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West Coast trawlers score win in new federal spending plan

Commercial boats docked at Warrenton Marina. (Cindy Yingst)
Thursday, January 9, 2020

West Coast trawlers scored a major win in the 2020 federal spending plan signed into law by President Trump late last month.

The pair of bills set funding for every agency in the federal government, providing many with a significant spending boost.

Sen. Jeff Merkley, D-Ore., proposed the government forgive more than $10 million in accrued loan interest that was forced onto the West Coast groundfishing fleet.

“(It’s) a huge victory for our coastal communities in Oregon and up and down the West Coast,” said Merkley, a member of the Senate Appropriations Committee, which negotiated the spending bills.

He blamed mismanagement by the National Marine Fisheries Service for the debt debacle.

“It was outrageous that the federal government forced family fishermen to foot the bill because of bureaucratic incompetence,” he said. “This win will lift a huge burden off our trawlers’ backs, helping them keep their small businesses afloat and keep our coastal economies humming.”

The language added to the bills was co-sponsored by Sen. Ron Wyden, D-Ore.; Sens. Patty Murray and Maria Cantwell, both D-Wash.; Sens. Dianne Feinstein and Kamala Harris, both D-Calif.; and U.S. Reps. Peter DeFazio, D-Ore.; Greg Walden, R-Ore.; Jaime Herrera Beutler, R-Wash.; Kurt Schrader, D-Ore.; Suzanne Bonamici, D-Ore.; and Jared Huffman, D-Calif.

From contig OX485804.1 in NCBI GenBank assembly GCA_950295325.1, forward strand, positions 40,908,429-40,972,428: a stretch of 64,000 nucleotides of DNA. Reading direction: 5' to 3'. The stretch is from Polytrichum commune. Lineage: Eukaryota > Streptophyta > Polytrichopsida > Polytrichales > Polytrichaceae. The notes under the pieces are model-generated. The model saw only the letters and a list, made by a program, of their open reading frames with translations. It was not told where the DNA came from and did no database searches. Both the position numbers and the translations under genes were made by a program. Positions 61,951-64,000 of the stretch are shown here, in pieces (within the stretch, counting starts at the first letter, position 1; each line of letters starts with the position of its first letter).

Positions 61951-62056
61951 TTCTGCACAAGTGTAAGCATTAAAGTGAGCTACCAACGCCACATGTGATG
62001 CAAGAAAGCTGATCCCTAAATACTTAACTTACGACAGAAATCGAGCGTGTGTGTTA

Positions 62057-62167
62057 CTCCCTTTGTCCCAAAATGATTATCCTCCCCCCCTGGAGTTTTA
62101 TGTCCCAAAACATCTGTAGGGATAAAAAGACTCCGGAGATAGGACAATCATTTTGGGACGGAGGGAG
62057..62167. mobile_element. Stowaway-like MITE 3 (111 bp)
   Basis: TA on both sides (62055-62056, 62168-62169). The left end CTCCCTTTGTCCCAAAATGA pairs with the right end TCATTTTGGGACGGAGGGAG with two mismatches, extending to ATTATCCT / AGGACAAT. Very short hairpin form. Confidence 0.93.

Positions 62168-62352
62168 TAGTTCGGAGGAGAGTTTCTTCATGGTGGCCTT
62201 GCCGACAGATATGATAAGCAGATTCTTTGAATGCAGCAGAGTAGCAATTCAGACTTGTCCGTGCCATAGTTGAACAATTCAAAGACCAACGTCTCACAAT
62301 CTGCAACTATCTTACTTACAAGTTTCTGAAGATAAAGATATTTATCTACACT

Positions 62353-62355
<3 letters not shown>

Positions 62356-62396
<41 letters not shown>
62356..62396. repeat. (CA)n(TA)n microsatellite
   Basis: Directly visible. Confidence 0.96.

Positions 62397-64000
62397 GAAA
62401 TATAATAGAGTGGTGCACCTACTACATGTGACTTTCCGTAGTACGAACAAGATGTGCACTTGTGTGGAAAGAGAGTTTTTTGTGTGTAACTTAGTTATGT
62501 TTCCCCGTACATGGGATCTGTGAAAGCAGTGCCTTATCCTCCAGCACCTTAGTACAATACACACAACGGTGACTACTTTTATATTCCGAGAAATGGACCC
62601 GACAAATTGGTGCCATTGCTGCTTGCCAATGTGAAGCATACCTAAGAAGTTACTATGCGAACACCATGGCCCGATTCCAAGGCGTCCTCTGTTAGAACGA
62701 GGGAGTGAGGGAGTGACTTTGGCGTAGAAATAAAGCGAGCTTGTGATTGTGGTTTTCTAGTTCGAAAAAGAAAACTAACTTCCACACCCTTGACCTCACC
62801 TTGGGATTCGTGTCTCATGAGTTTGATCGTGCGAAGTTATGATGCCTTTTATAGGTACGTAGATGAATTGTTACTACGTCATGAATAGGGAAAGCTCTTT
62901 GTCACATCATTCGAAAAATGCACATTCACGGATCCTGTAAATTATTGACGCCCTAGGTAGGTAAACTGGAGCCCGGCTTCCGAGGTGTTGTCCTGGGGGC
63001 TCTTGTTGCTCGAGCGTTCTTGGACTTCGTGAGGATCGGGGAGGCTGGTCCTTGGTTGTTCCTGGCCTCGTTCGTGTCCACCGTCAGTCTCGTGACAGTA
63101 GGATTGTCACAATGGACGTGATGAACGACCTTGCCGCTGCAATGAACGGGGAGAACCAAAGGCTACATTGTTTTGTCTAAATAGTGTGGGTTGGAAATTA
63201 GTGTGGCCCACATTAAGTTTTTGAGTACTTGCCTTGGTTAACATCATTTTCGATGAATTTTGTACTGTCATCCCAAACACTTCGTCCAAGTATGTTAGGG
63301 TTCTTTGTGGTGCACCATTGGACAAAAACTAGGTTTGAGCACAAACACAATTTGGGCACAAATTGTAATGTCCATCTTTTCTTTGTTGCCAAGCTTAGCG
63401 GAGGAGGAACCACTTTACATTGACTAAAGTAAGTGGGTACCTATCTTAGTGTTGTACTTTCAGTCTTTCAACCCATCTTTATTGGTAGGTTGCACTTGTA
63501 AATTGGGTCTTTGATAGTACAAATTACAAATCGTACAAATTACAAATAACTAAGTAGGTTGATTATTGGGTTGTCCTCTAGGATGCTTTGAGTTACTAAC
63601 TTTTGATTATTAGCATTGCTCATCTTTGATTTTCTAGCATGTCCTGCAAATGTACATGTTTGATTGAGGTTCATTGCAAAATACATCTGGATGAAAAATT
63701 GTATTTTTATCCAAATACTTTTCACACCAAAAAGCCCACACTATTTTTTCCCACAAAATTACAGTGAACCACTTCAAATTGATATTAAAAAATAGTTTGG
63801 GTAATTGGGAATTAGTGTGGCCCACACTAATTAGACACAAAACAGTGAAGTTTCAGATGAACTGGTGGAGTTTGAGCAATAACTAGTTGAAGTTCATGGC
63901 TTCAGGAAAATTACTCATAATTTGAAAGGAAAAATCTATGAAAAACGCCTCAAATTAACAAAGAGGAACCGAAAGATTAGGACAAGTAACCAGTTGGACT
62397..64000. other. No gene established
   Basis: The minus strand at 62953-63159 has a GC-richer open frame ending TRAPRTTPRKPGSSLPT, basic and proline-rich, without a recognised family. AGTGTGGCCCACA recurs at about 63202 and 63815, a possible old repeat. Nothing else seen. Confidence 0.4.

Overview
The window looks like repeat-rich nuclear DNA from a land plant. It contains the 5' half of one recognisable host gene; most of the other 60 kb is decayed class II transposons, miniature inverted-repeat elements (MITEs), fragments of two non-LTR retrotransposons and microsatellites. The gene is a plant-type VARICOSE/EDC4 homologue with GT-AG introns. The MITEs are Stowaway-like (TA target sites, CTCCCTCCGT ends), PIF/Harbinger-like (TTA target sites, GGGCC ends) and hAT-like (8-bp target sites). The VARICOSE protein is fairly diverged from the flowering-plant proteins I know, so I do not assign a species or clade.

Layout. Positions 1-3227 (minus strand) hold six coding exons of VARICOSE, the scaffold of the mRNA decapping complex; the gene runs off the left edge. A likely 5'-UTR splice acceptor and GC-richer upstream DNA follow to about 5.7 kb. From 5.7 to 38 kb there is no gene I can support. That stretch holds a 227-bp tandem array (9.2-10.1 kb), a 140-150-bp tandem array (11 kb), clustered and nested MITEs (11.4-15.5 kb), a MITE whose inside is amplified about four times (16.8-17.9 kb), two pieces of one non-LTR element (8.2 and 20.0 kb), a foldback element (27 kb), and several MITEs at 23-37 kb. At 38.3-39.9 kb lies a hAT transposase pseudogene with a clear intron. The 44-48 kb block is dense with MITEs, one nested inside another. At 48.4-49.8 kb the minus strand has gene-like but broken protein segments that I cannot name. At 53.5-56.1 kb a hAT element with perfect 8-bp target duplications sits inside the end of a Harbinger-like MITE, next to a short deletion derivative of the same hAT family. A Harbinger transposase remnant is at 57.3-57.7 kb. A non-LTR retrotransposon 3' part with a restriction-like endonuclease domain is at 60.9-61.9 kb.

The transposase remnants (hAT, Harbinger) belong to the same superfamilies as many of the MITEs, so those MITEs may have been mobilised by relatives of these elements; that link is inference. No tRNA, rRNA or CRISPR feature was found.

After the Secretary of Commerce declared the West Coast groundfish fishery an economic disaster in 2000, the NMFS provided a $36 million buyout loan to retire one-third of the fishing fleet to reduce overcapacity.

After providing the loan, however, the NMFS inexplicably failed for nearly two years to implement a repayment mechanism and refused to allow the owners of the remaining vessels to start paying off the loan.

As a result, $4 million in interest accrued before repayment was even permitted to start. The additional interest has grown over time; the industry today owes at least $10 million more than it would have if repayment had started immediately as intended. Over the years, this additional interest has created an albatross around the neck of an industry that already faces significant challenges.

“Oregonians working on trawlers along the coast can now enter the new year without this senseless burden on the bottom line of their fishing operations,” Wyden said. “Fishing on the Oregon Coast for a living is a key piece of our state’s economy that never should have been a victim of this bureaucratic bungling, and I am glad to have teamed up with fishermen and my congressional colleagues to get this problem fixed.”


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